Cicadas make their presence known

Remember those innocent days when you’d pack a shoe box full of gum leaves and swap your green grocer (yellow Mondays, masked devils and blue moons) for a prized black prince?

Or, you may have been lucky enough to capture a double drummer.

It’s that time of the year again when the almost constant whirring buzz of the cicada reminds us that summer really has at last arrived.

Related: Cicada plague hits Hunter

Tree trunks, and other surfaces are covered in the ghost-like shells of young cicadas that have emerged from the ground to hatch.

According to Australian Geographic, after mating, female cicadas deposit several hundred eggs into slits made in grass stems or in the bark of a tree or shrub.

A few weeks later, flea-like young (nymphs) hatch and drop to the ground, then tunnel into the soil where they live for at least a year.

After hatching, mature nymphs shed their skins, the delicate brown remnants of which can be seen on tree trunks, grass stems and, once collected, kids’ T-shirts.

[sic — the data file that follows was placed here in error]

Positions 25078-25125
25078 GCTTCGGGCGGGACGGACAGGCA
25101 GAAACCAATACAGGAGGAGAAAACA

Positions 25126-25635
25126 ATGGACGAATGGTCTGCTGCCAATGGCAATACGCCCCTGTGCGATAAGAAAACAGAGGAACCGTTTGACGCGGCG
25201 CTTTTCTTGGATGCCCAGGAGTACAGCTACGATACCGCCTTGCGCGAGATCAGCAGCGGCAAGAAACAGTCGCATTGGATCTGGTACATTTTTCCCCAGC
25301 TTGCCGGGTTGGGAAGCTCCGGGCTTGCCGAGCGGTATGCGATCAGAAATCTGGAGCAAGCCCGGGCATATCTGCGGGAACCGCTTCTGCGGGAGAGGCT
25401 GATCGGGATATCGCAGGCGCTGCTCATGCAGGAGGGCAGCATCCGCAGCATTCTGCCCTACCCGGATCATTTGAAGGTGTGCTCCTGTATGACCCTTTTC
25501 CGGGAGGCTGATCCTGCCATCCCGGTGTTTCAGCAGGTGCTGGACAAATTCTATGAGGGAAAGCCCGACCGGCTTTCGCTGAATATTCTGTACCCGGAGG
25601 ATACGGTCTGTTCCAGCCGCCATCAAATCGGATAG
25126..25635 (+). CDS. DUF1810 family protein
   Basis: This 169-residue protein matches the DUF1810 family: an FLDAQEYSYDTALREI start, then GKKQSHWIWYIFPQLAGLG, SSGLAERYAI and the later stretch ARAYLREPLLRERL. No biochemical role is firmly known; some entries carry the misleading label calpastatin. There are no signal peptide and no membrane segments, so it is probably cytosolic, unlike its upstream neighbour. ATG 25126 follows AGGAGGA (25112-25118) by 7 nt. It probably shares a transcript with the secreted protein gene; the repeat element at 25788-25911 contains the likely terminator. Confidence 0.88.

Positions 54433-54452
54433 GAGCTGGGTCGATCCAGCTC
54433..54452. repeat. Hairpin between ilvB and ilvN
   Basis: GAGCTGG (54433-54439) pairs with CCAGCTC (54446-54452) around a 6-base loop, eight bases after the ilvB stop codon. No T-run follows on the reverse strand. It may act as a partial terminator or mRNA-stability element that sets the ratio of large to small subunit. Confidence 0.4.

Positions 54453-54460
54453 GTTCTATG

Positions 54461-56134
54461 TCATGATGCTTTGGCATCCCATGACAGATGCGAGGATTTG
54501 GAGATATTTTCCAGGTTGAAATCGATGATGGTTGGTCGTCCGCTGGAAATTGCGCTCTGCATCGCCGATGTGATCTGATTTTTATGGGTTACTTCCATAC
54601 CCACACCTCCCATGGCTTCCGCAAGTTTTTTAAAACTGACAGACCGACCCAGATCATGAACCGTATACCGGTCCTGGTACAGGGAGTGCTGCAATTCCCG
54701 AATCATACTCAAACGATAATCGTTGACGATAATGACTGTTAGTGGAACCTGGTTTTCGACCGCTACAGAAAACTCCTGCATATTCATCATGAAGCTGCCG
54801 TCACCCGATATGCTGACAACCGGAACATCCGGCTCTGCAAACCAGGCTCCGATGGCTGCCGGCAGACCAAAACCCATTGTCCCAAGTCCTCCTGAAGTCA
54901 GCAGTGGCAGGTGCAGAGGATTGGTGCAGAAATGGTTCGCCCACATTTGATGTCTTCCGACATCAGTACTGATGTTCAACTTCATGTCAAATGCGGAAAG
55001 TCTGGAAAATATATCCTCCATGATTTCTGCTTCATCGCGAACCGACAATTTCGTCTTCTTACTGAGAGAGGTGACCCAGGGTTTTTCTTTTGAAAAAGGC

But a cicada’s time in the sun is fleeting – after a nymph phase – most adults live for only a few weeks.

Cicada facts:

■ Only male cicadas sing

■ They sing to find a mate and repel predators

■ Different species have different songs

■ Adult cicadas live only a few weeks

■ Most of their lives (four to six years) are spent as nymphs underground

■ Cicadas feed only on plant sap using their piercing, sucking mouths

■ Cicadas feed on a huge range of plants, including eucalypts and grasses

■ Birds, bats, spiders, wasps, ants, mantids and tree crickets prey on cicadas.

Source: Australian Museum